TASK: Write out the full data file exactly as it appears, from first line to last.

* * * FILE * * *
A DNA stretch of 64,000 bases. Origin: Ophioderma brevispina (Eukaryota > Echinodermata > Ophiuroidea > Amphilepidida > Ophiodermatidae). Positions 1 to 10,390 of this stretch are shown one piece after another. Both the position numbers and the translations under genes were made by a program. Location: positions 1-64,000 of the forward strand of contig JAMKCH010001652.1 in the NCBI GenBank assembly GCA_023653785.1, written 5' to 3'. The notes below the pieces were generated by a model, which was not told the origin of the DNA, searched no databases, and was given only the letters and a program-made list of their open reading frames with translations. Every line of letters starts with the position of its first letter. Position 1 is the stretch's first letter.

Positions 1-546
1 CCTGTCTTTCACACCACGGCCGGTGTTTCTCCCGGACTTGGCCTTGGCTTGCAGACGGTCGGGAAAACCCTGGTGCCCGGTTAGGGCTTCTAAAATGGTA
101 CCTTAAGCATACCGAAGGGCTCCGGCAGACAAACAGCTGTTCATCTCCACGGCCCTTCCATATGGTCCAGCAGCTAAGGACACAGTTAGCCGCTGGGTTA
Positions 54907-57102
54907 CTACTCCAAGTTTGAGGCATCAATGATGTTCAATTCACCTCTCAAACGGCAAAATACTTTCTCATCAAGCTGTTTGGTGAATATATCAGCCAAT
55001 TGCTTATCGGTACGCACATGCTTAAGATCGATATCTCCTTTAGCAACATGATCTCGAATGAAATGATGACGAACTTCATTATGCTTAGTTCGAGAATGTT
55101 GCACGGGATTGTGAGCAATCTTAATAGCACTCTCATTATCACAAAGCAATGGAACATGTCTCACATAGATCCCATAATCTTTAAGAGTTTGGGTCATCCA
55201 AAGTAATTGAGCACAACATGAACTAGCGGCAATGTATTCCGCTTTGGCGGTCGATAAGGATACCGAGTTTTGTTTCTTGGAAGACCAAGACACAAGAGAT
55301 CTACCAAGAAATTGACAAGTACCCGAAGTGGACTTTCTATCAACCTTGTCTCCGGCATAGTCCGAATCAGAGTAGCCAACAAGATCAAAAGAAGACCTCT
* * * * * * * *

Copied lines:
A DNA stretch of 64,000 bases. Origin: Ophioderma brevispina (Eukaryota > Echinodermata > Ophiuroidea > Amphilepidida > Ophiodermatidae). Positions 1 to 10,390 of this stretch are shown one piece after another. Both the position numbers and the translations under genes were made by a program. Location: positions 1-64,000 of the forward strand of contig JAMKCH010001652.1 in the NCBI GenBank assembly GCA_023653785.1, written 5' to 3'. The notes below the pieces were generated by a model, which was not told the origin of the DNA, searched no databases, and was given only the letters and a program-made list of their open reading frames with translations. Every line of letters starts with the position of its first letter. Position 1 is the stretch's first letter.

Positions 1-546
1 CCTGTCTTTCACACCACGGCCGGTGTTTCTCCCGGACTTGGCCTTGGCTTGCAGACGGTCGGGAAAACCCTGGTGCCCGGTTAGGGCTTCTAAAATGGTA
101 CCTTAAGCATACCGAAGGGCTCCGGCAGACAAACAGCTGTTCATCTCCACGGCCCTTCCATATGGTCCAGCAGCTAAGGACACAGTTAGCCGCTGGGTTA
Positions 54907-57102
54907 CTACTCCAAGTTTGAGGCATCAATGATGTTCAATTCACCTCTCAAACGGCAAAATACTTTCTCATCAAGCTGTTTGGTGAATATATCAGCCAAT
55001 TGCTTATCGGTACGCACATGCTTAAGATCGATATCTCCTTTAGCAACATGATCTCGAATGAAATGATGACGAACTTCATTATGCTTAGTTCGAGAATGTT
55101 GCACGGGATTGTGAGCAATCTTAATAGCACTCTCATTATCACAAAGCAATGGAACATGTCTCACATAGATCCCATAATCTTTAAGAGTTTGGGTCATCCA
55201 AAGTAATTGAGCACAACATGAACTAGCGGCAATGTATTCCGCTTTGGCGGTCGATAAGGATACCGAGTTTTGTTTCTTGGAAGACCAAGACACAAGAGAT
55301 CTACCAAGAAATTGACAAGTACCCGAAGTGGACTTTCTATCAACCTTGTCTCCGGCATAGTCCGAATCAGAGTAGCCAACAAGATCAAAAGAAGACCTCT